113 N. Pacific Ave.
January 30 – February 22
8 p.m. & 7 p.m.
Following extensive reconstruction, the Penn Ave. corridor is again open for business, and now, even theater.
You’ve heard of a play within a play, but what about a play within stand-up? Presenting the Pittsburgh premiere of Brahman/i, Quantum Theatre kicks off a new year of bold, edgy productions with a first-of-its-kind play billed as a “one-hijra stand-up comedy show.”
Directed by Cornerstone Theatre founder Shishir Kurup, Brahman/i continues Quantum’s mission of staging site-specific productions in non-traditional spaces—never theaters or stages—chosen for their evocative characteristics and collaborative potential. For Brahman/i, the company has transformed the Bloomfield-Garfield Corporation’s Community Center into a raucous pop-up club dubbed the Temple of Comedy—complete with cabaret-style tables, Kingfisher beer and Indian fare from People’s restaurant.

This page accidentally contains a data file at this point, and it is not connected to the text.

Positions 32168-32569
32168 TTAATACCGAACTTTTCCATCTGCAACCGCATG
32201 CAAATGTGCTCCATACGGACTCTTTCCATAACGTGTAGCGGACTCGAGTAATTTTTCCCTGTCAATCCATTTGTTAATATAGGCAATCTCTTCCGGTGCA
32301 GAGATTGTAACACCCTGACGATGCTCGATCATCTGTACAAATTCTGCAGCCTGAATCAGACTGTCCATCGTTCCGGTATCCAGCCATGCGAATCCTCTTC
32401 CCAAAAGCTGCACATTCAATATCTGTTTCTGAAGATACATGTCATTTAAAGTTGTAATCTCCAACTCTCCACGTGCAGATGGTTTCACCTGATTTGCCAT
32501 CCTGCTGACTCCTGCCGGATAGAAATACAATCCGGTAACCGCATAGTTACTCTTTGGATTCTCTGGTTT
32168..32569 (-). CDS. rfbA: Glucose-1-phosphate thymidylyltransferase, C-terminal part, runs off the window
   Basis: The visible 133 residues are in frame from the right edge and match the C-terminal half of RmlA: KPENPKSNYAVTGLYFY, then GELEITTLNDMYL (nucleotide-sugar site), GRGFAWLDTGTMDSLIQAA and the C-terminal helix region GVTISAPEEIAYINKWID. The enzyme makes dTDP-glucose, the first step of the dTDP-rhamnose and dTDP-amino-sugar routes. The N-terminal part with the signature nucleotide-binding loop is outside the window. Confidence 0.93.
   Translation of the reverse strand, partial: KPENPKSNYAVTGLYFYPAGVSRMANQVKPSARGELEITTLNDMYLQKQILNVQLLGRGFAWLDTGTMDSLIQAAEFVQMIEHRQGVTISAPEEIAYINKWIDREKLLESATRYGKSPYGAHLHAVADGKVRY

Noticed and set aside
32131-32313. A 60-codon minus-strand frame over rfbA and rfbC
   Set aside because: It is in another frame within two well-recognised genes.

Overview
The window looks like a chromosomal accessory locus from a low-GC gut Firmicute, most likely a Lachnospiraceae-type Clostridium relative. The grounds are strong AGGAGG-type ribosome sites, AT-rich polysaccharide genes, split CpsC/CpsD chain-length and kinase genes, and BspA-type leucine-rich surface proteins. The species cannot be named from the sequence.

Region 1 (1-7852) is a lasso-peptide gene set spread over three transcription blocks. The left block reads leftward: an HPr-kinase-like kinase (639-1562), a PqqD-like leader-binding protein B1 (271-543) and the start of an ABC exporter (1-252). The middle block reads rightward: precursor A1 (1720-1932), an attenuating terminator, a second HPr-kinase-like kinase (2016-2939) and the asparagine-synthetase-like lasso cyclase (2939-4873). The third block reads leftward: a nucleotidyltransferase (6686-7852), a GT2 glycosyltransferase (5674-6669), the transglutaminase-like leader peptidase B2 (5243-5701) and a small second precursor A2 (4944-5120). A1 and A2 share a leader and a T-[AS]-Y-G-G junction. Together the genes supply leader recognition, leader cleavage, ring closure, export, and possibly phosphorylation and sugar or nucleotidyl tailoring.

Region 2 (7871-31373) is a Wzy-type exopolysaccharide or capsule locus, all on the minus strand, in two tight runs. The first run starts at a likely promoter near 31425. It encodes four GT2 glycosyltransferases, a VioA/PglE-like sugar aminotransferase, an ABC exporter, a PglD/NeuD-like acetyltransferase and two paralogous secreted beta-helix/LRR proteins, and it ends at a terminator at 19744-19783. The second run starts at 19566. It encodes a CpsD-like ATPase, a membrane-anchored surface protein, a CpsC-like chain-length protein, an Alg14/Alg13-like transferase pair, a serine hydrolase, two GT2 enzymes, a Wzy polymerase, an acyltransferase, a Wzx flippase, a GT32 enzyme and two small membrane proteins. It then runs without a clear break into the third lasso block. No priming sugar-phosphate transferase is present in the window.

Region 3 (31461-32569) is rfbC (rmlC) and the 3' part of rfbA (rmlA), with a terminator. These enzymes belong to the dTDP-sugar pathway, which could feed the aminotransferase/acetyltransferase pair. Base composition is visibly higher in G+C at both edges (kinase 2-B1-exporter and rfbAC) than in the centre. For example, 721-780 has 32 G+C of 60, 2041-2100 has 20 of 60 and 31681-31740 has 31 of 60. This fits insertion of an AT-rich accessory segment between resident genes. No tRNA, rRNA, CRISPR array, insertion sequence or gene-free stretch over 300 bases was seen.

Equal parts charming, hilarious and moving, the two-person play explores history, mythology, gender, courage and even high school. Theater-goers will take a trip from adolescence to adulthood via the lives of a dozen memorable characters, as the play, actors and audience ask: “Where do I fit in?”
Starring as Brahman/i is NYC-based actor Sanjiv Jhaveri, who has appeared in the films Sita Sings the Blues and Just a Kiss. Pittsburgh-based actor and musician David Bielewicz plays the show’s second character, J.
The 90-minute play is the first work in Displaced Hindu Gods, a trilogy created by playwright Aditi Brennan Kapil, which riffs on the deities of the Hindu Trinity—Brahma, Vishnu and Shiva. With Brahman/i, Kapil examines the great cosmic spirit in the pantheon who is “genderless, liberated and true.” Using hijra to describe the show—a term in South Asia for a person who is transsexual or transgender—is a further play on the concept of Brahma. Born to Indian and Bulgarian parents and raised in Sweden, Kapil’s trilogy explores her heritage “as a woman, as a person of mixed race, as an immigrant twice over, as a person who lives amidst an amazing diaspora that flies in the face of any attempt at stereotyping.”